Long non‑coding RNA MEG‑3 suppresses gastric carcinoma cell growth, invasion and migration via EMT regulation
- Junquan Jiao
- Shaobo Zhang
Published online on: July 23, 2019
Copyright: © Jiao et al.
This is an open access article distributed under the terms of Creative Commons Attribution License.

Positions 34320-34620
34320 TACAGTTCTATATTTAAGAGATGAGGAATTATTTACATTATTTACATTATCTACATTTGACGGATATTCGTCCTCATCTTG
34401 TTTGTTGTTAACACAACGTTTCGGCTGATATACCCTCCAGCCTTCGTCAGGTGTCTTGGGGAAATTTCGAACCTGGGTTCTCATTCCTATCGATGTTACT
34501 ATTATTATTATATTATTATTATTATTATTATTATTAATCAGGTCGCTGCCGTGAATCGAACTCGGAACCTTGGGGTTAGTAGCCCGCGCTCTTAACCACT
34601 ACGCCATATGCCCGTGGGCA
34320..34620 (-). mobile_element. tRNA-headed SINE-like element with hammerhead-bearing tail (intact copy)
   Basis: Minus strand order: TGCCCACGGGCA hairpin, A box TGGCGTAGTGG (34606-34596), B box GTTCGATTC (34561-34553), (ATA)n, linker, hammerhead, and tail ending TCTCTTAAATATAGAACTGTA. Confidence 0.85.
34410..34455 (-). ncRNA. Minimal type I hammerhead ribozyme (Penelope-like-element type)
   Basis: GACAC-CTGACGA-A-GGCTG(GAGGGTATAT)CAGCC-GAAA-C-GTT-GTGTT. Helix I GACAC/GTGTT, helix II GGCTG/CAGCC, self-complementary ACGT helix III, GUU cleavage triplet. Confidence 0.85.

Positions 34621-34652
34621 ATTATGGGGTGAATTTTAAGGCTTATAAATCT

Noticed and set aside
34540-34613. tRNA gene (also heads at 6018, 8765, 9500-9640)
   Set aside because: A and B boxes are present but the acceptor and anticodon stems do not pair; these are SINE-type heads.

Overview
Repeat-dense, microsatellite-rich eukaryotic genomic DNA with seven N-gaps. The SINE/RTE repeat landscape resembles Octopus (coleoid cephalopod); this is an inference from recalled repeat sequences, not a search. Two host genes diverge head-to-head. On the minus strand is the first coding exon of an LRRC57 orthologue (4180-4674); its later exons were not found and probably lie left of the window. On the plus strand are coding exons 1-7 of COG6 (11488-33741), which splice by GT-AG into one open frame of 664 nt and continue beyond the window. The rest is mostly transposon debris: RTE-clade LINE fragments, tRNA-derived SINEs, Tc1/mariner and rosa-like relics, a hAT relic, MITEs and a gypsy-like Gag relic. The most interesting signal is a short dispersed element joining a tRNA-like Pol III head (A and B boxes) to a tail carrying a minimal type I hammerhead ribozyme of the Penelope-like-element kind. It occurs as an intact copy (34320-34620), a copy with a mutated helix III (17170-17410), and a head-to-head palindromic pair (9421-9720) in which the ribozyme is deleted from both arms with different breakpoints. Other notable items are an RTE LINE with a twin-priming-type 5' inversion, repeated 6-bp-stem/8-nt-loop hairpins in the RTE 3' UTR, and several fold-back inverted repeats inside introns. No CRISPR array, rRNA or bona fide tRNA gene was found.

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Gastric carcinoma is one of the most frequently diagnosed gastrointestinal tumors. Long non‑coding RNAs (lncRNAs) are broadly defined as endogenous cellular non‑coding RNA molecules. Studies have demonstrated that they may be associated with human cancer progression. In the present study, the role of lncRNA‑maternally expressed gene 3 (MEG3) in the progression of gastric carcinoma cells was investigated in vitro and in vivo. It was demonstrated that lncRNA‑MEG3 expression was downregulated in gastric carcinoma cells compared with normal gastric cells. lncRNA‑MEG3 transfection increased E‑cadherin expression and markedly inhibited gastric carcinoma cell growth, migration and invasion. Flow cytometric analysis revealed that lncRNA‑MEG3 transfection promoted the apoptosis of gastric carcinoma cells. Western blot analysis demonstrated that lncRNA‑MEG3 transfection inhibited the expression of anti‑apoptotic proteins B cell lymphoma-2 (Bcl‑2) and Bcl‑2‑like protein 2 and increased the expression of pro‑apoptotic proteins caspase‑3 and caspase‑9 in gastric carcinoma cells. lncRNA‑MEG3 transfection upregulated the expression of epithelial marker E‑cadherin and inhibited the expression of mesenchymal markers vimentin and fibronectin in gastric carcinoma cells, which suggested that lncRNA‑MEG3 inhibited epithelial‑mesenchymal transition (EMT), which may subsequently inhibit progression in gastric carcinoma cells. The present study also revealed that lncRNA‑MEG3 transfection suppressed tumor growth mainly by decreasing the expression of vascular endothelial growth factor and increasing the expression of Bcl‑2 in vivo. In conclusion, these results indicated that lncRNA‑MEG3 may regulate EMT‑associated signaling pathways and has the potential as a therapeutic target in gastric carcinoma.